I somehow ended up with an extra day and so I decided to try an experiment: Book Speed Dating.
This sort of goes back to my days at
, where we'd run a "speed friending" activity to help kids talk to each other. And I think someone prompted me on Twitter to remember about it (but I sadly don't remember where that credit is due).
For homework, students had to bring in a book that they thought their classmates would enjoy reading. There was no write-up, no preparation. Just bring the book.
When they came to class, I made them sit in two rows, facing each other (pictured above). I grabbed a seat and a book to make an even the number and gave a simple guideline: you have one minute to tell your partner about your book and convince him/her to read it.
I set a timer on my phone, instructed a side to begin & we shared. After a minute, the other partner shared. After that minute, we all stood up and moved a seat to the left. (Although, since we all moved, we only heard every other person. My brain is too full with graduation planning to decide a better alternative.)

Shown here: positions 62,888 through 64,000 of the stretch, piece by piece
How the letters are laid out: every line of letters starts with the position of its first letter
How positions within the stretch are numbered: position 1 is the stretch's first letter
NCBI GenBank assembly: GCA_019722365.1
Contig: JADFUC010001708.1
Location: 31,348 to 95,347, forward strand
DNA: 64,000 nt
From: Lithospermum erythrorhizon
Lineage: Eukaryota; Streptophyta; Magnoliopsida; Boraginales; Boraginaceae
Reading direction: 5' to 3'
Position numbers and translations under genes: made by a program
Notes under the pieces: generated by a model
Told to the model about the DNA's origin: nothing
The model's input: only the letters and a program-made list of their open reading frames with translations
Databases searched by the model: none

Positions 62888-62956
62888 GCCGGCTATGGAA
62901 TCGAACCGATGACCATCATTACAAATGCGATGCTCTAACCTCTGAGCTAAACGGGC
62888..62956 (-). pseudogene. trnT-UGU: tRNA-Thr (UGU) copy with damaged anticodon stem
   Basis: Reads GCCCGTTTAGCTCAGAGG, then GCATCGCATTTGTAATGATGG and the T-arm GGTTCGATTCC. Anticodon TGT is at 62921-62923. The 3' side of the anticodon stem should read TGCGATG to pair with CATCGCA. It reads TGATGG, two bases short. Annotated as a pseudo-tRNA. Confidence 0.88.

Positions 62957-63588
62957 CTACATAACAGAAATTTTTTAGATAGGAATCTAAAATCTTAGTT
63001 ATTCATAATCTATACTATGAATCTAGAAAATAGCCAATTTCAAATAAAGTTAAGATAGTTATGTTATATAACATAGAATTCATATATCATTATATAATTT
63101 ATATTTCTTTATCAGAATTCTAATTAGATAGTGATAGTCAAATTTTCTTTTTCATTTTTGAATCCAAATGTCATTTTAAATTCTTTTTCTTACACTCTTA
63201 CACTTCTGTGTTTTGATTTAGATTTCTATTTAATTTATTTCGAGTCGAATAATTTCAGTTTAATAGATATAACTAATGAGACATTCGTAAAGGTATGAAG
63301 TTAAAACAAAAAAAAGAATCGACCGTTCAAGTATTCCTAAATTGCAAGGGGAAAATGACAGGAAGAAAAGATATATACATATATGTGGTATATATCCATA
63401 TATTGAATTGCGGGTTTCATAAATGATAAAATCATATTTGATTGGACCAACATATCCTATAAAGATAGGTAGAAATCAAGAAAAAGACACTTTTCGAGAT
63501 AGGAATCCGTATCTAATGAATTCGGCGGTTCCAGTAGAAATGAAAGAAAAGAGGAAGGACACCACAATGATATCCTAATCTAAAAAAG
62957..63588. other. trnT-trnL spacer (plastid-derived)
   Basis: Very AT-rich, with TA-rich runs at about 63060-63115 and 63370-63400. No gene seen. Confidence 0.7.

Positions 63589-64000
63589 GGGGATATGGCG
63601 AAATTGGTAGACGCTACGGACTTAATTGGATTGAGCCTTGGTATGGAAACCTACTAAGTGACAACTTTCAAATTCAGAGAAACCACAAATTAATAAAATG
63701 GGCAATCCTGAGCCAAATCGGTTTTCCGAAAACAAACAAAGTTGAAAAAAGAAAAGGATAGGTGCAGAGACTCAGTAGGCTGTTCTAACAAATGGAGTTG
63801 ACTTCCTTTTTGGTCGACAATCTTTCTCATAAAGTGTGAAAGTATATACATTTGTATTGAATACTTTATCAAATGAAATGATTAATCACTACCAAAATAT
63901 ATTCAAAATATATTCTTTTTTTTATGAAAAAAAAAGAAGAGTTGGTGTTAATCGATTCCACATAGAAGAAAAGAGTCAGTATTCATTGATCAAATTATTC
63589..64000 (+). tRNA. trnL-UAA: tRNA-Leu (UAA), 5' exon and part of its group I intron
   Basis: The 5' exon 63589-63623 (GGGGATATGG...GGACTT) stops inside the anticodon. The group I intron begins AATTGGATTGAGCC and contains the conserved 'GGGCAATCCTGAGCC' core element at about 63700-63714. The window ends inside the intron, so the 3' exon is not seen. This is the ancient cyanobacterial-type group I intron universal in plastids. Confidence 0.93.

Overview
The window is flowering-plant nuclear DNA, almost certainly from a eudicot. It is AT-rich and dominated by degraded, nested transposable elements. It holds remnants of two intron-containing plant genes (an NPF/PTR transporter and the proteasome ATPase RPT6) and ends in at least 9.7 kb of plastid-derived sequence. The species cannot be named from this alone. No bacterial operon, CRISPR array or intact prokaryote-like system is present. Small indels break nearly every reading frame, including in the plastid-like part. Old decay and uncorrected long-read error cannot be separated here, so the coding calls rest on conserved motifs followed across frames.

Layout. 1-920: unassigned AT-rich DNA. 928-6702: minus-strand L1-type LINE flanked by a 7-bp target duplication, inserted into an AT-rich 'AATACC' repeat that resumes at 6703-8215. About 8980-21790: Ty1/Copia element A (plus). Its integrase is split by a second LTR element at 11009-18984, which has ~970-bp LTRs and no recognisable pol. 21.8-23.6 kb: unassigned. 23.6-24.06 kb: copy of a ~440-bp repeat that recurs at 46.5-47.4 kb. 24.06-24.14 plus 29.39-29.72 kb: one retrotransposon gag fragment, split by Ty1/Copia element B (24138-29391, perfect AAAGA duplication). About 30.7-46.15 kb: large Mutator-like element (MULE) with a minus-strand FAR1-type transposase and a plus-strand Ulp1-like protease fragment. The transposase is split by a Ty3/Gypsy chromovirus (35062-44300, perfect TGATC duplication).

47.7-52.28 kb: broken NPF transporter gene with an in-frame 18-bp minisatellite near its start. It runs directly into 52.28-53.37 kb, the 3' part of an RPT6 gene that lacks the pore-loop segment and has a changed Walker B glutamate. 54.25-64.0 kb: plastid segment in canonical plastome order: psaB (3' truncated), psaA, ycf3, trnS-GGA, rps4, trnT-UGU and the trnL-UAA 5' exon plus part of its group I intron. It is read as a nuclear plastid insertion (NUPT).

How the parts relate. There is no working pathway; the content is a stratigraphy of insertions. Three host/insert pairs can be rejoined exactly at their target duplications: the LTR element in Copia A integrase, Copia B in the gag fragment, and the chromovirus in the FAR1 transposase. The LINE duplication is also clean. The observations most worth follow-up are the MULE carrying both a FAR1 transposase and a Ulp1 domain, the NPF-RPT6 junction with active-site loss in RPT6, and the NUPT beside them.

Honestly, I expected it to be disastrous. They're not the calmest class of sixth graders in the world. But it was wonderful. I think the key was the one minute time-frame. It's hard to tell the whole summary of a book in a minute, so it's difficult to be off-task. The room was loud and animated and the students were talking about books that they love. And as an English teacher, that's pretty amazing to hear. I love how in the picture above you see students making eye contact with each other and smiling too. Even people who aren't day-to-day friends.
So the verdict: definitely try it out. I almost wish it wasn't my last teaching day so that I could try it with the other grades. It's definitely a "lesson" I'll keep for years to come.